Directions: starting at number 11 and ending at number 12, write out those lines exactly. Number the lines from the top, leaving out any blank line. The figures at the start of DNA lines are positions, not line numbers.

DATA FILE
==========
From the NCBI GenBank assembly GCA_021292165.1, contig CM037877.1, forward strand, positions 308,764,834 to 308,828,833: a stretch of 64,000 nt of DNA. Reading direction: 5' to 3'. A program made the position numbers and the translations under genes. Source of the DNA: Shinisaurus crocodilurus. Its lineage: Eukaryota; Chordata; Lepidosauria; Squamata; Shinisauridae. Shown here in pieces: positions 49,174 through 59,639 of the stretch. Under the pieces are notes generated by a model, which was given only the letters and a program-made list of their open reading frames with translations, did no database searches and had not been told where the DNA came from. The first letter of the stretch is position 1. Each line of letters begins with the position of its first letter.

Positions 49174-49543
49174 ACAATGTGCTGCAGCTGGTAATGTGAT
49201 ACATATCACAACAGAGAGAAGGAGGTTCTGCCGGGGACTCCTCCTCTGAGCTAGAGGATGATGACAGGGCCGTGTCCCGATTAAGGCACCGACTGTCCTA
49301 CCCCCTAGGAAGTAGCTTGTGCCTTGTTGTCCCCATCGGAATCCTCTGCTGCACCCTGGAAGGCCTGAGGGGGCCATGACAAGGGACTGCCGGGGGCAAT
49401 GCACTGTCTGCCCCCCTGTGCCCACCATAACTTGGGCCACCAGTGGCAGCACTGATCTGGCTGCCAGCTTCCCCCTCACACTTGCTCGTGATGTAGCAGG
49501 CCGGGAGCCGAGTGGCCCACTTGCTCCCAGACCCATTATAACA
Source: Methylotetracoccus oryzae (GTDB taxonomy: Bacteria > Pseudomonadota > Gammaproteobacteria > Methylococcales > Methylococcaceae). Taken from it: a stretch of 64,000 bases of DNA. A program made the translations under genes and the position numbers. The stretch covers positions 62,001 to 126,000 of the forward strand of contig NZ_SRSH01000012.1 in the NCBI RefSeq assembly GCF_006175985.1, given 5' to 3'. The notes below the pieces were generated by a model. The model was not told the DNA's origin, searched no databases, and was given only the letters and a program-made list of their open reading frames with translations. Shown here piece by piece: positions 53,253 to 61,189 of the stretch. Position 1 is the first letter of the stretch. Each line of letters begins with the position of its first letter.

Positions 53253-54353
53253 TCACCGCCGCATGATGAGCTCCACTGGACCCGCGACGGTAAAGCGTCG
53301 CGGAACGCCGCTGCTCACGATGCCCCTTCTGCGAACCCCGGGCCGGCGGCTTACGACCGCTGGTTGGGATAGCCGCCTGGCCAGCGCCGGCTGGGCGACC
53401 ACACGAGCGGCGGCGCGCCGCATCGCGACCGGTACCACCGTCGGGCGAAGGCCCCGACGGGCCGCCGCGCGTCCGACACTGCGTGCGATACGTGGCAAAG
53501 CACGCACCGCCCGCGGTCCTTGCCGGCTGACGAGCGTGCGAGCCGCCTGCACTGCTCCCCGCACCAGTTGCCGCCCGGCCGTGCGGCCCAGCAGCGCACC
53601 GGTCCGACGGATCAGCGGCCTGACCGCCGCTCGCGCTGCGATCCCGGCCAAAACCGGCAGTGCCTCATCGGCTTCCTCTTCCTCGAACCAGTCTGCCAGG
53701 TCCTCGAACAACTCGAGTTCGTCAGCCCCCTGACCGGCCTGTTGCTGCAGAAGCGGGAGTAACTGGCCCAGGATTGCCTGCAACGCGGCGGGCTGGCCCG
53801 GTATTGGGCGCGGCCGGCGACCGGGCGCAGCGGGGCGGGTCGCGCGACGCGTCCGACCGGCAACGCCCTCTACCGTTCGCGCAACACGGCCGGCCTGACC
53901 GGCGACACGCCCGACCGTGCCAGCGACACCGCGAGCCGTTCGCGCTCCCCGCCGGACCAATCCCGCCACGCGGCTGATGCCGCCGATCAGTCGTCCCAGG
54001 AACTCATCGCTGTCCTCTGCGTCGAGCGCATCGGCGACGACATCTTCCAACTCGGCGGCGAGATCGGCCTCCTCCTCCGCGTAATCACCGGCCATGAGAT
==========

53301 CGGAACGCCGCTGCTCACGATGCCCCTTCTGCGAACCCCGGGCCGGCGGCTTACGACCGCTGGTTGGGATAGCCGCCTGGCCAGCGCCGGCTGGGCGACC
53401 ACACGAGCGGCGGCGCGCCGCATCGCGACCGGTACCACCGTCGGGCGAAGGCCCCGACGGGCCGCCGCGCGTCCGACACTGCGTGCGATACGTGGCAAAG